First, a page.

The best buttermilk pancakes ever is a big statement, I know. But these are the fluffiest, most delicious ones!
But these are truly the best recipe I ever made. They deliver and are worthy of that grand title. Royal pancakes.
I started my pancake journey early in life, as most of you probably. Though made from packaged pre-mixes most of the time - something that happens when there is a non-baking mother in the household - I remember looking forward to them on weekends. They remain one of my favorite indulgences, with lots of maple syrup. Drenched my father says, and he's right. I like them how I like them.
The thing is that, for pancakes to be 'drenchable', they need to be fluffy and soft. Otherwise, they don't absorb the syrup correctly. And dry pancakes are no fun.
These are the reasons I bought The Clinton St. cookbook after having them over brunch a million years ago, twenty or more. I don't know if they're still as good. But at the time they were all the rage. And with reason.
Buttermilk pancakes are classic but take a look at this pancake round-up and you'll be planning your next brunch in no time.
But first, let's talk basics.
What is buttermilk?
Buttermilk is a sour dairy ingredient, or fermented drink if you like, though I don't think anyone drinks it really, haha.
Before it was the collateral product that resulted after churning butter from cream. You beat cream until it separates (the opposite of when you're whipping cream and need to stop just before it curdles) solids from liquids. The liquid left behind is the buttermilk. Nowadays it's cultured, that is, made is from a buttermilk culture, similar to the way you make homemade yogurt by taking a bit of the batch you just made which has the bacteria needed to multiply and make your next batch.
Want to make homemade buttermilk?
Simply mix lemon juice or white vinegar with milk (1 tablespoon per cup of milk) and let it be for a few minutes. It will curdle and become sour, no wonder since you added acid. Just whisk it and you have homemade buttermilk good for any baking recipe calling for it.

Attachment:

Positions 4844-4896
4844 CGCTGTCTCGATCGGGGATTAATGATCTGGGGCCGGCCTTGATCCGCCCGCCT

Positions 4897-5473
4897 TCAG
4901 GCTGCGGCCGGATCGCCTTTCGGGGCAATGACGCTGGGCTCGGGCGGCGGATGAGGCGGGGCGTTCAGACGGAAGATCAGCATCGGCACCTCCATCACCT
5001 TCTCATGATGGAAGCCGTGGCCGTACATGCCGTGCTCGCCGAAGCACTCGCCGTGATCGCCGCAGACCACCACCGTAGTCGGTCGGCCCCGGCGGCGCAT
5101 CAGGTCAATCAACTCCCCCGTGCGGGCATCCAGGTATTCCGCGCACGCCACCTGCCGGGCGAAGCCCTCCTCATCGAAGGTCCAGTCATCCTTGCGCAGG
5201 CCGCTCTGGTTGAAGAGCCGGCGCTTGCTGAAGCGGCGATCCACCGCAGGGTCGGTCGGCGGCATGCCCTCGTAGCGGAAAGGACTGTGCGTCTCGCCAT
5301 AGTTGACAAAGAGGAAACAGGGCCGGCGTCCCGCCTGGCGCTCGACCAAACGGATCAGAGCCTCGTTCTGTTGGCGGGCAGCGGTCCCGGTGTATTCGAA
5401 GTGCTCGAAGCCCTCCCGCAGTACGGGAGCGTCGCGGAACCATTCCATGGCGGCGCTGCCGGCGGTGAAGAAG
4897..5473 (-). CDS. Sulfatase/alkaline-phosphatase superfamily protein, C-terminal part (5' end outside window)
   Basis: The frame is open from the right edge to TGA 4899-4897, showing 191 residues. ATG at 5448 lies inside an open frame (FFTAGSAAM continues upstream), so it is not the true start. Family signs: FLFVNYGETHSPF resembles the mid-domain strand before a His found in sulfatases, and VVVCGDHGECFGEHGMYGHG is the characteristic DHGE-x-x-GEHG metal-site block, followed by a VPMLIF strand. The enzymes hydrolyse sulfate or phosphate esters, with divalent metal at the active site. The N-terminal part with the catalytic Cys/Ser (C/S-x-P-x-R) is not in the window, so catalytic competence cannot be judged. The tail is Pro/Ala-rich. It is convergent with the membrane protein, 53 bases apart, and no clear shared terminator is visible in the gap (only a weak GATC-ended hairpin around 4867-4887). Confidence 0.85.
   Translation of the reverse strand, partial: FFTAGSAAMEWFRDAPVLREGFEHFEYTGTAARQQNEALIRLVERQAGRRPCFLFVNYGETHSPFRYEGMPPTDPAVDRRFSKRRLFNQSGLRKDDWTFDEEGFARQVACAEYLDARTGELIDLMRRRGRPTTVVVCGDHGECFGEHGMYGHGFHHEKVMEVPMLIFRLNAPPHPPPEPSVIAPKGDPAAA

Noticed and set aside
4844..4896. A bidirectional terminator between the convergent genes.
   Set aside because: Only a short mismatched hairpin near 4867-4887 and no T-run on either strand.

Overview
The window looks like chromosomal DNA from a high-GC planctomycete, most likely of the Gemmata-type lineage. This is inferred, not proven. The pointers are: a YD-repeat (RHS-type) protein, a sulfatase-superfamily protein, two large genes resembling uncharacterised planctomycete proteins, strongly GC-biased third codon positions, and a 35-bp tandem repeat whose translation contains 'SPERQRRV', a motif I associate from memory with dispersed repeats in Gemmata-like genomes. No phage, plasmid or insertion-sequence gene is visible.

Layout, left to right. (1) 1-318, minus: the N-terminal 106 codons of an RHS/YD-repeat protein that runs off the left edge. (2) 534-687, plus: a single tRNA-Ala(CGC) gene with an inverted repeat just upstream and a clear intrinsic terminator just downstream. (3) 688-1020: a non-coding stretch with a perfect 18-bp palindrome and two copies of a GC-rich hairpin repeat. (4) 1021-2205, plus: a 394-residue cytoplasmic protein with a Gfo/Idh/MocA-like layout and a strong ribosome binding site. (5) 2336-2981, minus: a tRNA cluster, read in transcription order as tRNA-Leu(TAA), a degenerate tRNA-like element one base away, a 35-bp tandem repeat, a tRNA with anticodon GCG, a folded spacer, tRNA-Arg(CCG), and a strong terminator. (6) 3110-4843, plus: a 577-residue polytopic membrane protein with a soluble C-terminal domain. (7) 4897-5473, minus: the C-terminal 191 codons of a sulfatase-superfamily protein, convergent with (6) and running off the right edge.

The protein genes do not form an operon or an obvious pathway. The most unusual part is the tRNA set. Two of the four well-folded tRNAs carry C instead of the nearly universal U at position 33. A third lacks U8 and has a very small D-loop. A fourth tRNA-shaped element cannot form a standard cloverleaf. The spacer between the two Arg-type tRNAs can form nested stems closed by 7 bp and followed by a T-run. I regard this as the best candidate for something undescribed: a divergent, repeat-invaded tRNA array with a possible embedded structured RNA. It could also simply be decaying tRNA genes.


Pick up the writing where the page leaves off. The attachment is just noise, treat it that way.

This recipe is easy enough but does have an extra step necessary to make them the best, and it's beaten egg whites to make them tall and light, with just the right bite but still airy. The secret is not to overmix the batter once the whites are added. As with genoise or chocolate mousse. You want to keep as much air as possible.
The other thing is to cook them immediately. The batter will start losing some of its airiness after a while, and your pancakes will lose some of their personality.
In my opinion, pancakes should be made right there and eaten right now. Sort of like risotto. No time for distractions. That way they are at their most amazing. And drench them in maple syrup with fresh berries. Amazing breakfast for this holiday season.
- 2 cups 270g all-purpose flour
- 1/2 Tbs baking powder
- 1/3 cup 75g sugar
- 1/2 teaspoon salt
- 3 eggs (separated and at room tº)
- 6 Tbs 85g butter, melted
- 1 1/2 cups 375ml whole milk, room tº
- Fresh fruit (maple syrup or honey and cream if you like, for serving)
- Have ready the pancake skillet.
- Put flour, salt, baking powder and sugar in a large bowl.
- Mix milk, butter and egg yolks in another medium bowl.
- With dry, clean beaters, beat egg whites until you have medium peaks (not completely firm, the tip falls a bit).
- Add the milk mixture to the dry ingredients and mix together. Some lumps may remain.
- Add beaten egg white in 2 additions, mixing with a spatula until combined but some small lumps of egg whites remain.
- Heat the pancake skillet over medium heat and add a smidgen of butter.
- Add 1/4 cup batter to make each pancake. If you make several at a time increase the heat a bit.
- When the pancake starts to have bubbles and begins to dry turn them over and cook for a minute or so.
- Be careful not to burn them.
- Serve immediately with fresh fruit, maple syrup, and whipped cream if you want.